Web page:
Author: Mondyboy

Sing, Unburied, Sing by Jesmyn Ward

TL;DR A haunting, beautiful and discomforting novel about the lasting repercussions of racism in America. Opening Remarks And now it’s time for Sing, Unburied, Sing by Jesmyn Ward.  A National Book Award finalist and a novel that has generated more hype than your average power station.  Her 2011 novel Salvage The Bones (I haven’t read it) won the National Book Award so it’s not surprising that there’s been a great deal of anticipation for Sing, Unburied, Sing. The critics have lavished it with praise… but will I? Spoilers:  Yes.  I lavish. KNEE JERK OBSERVATIONS This is the second book I’ve read...

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The Leavers by Lisa Ko

TL;DR The prose is great, but I’ve grown bored with self destructive characters. Opening Remarks After reading five consecutive historical novels it’s refreshing to pick up a book set in the 21st Century.  The Leavers isn’t just a debut novel it’s also a finalist for the National Book Award and won the 2016 PEN/Bellwether Prize. The PEN/Bellwether prize is for manuscripts (not finished novels) that deal with the issue of social justice and how it impacts on relationships. Knee Jerk Observations You’re happily reading a book about a Chinese boy, in America, who is abandoned by his undocumented mother and then you’re hit in the face by the most scintillating prose: I don’t want to say that there’s a maturity to Lisa Ko’s prose because it sounds condescending and patronising.  But her writing is so assured.  She captures the awkwardness and anxiety of being in a foster home to people who genuinely care even if they are mildly and accidentally racist.  For example Deming Guo’s foster parents, who are wealthy and white, immediately change his name to Daniel Wilkinson because they feel he will fit in better at school. But they do mean well and there is this wonderful moment when Peter, Deming’s foster father introduces Deming to the magic of vinyl.  It reignites Deming’s love for all things musical: I haven’t entirely escaped the historical novel. The Leavers has a flashback set in China...

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Miss Burma by Charmaine Craig

My Observations and random thoughts (with added flavour text): Another day another historical novel (five in a row!) – Miss Burma by Charmaine Craig, longlisted for the National Book Award. Miss Burma is Craig’s second novel.  Her first book The Good Men, which I haven’t read, was published 14 years ago.  While that novel dealt with heresies, 14th Century France and the Catholic Inquisition, this book is far more personal and provides a fictional account of Craig’s grandparents, her mother and their life in Burma. Charmaine Craig’s mother, Louisa Benson Craig, was the first in her country to be crowned as Miss Burma and participate in the Miss Universe contest. It’s interesting that Craig has decided to tell her family’s story through the lens of fiction rather than non-fiction.  A recent interview with Craig suggests that fiction allowed her to explore the interior lives of her mother and grandparents. You can find that interview here I know next to nothing about Burma (now Myanmar).  I could have guessed that, like India, the country had fallen under British rule in the 19th Century and that after World War II it gained independence from the crumbling British Empire (1948).  What I had no idea about was the deep division within the country between the dominant ethic group, the Bamar, and other cultural groups like the Shan and the Karen all seeking their own independence.  I am now...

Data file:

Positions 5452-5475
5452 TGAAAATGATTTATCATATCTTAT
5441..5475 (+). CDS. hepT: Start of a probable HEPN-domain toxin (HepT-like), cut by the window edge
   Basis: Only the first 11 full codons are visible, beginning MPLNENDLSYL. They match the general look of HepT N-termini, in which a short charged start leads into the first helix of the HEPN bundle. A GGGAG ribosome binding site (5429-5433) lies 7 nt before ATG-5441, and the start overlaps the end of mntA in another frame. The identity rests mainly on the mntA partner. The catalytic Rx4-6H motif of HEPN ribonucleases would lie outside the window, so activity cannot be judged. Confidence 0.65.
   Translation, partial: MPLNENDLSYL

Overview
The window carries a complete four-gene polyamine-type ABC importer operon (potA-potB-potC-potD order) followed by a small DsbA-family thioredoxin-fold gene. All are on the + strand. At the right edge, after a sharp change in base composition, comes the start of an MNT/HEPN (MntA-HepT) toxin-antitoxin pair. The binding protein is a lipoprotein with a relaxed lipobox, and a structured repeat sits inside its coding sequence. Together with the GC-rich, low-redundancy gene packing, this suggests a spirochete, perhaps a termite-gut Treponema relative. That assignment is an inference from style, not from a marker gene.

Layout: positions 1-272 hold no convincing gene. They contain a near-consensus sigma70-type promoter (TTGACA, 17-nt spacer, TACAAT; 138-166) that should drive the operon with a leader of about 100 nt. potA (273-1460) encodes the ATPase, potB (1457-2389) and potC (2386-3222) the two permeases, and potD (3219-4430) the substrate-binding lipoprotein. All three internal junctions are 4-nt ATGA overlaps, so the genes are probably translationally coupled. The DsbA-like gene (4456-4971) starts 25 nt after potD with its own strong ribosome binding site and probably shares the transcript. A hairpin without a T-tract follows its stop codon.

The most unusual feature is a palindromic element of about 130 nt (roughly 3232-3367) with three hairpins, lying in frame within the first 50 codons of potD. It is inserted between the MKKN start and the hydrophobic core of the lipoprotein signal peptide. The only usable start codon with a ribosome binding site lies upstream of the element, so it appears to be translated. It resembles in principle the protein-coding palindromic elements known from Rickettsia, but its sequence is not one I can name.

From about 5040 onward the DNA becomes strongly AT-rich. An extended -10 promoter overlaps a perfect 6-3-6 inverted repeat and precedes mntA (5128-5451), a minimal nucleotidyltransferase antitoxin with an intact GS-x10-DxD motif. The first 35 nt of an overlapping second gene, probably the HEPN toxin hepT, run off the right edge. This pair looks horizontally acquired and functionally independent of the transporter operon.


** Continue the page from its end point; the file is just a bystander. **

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The End We Start From by Megan Hunter

Megan Hunter’s very slim novel (it’s really a novelette, but who’s counting) The End We Start From beautifully marries together a world-wide environmental collapse with the difficulties of giving birth and rearing children when the normal support mechanisms no longer exist. Hunter’s prose is poetic but sparse. Characters are not given names, just initials. Tonally it has an almost detached quality. And yet somehow the book manages to be a powerful reading experience. Partly this is because it is so short, it would have been difficult to sustain this style for longer than the 17,000 words that comprise the book. And partly Hunter’s careful attention to word choice (I can’t provide a specific example because I left my hard-copy… yes I READ A HARD COPY!… at home, but trust me) which brilliantly intertwines a mother’s sense of uncertainty and fear with her complete devotion to her child born into a world that has abruptly changed forever. While we can read this book as a commentary on the environmental crisis that we all face, and how it will affect those who lack agency, our protagonist’s journey can easily be overlaid against the current refugees crisis in Syria and other parts of the world less talked about. This book reminds us that becoming a refugee is not a lifestyle choice but something imposed by forces outside of most people’s control. The...

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  • My review of The King Is Always Above The People by Daniel Alarcon https://t.co/Dv5FybhqOg - The stories blur together rather than stand out
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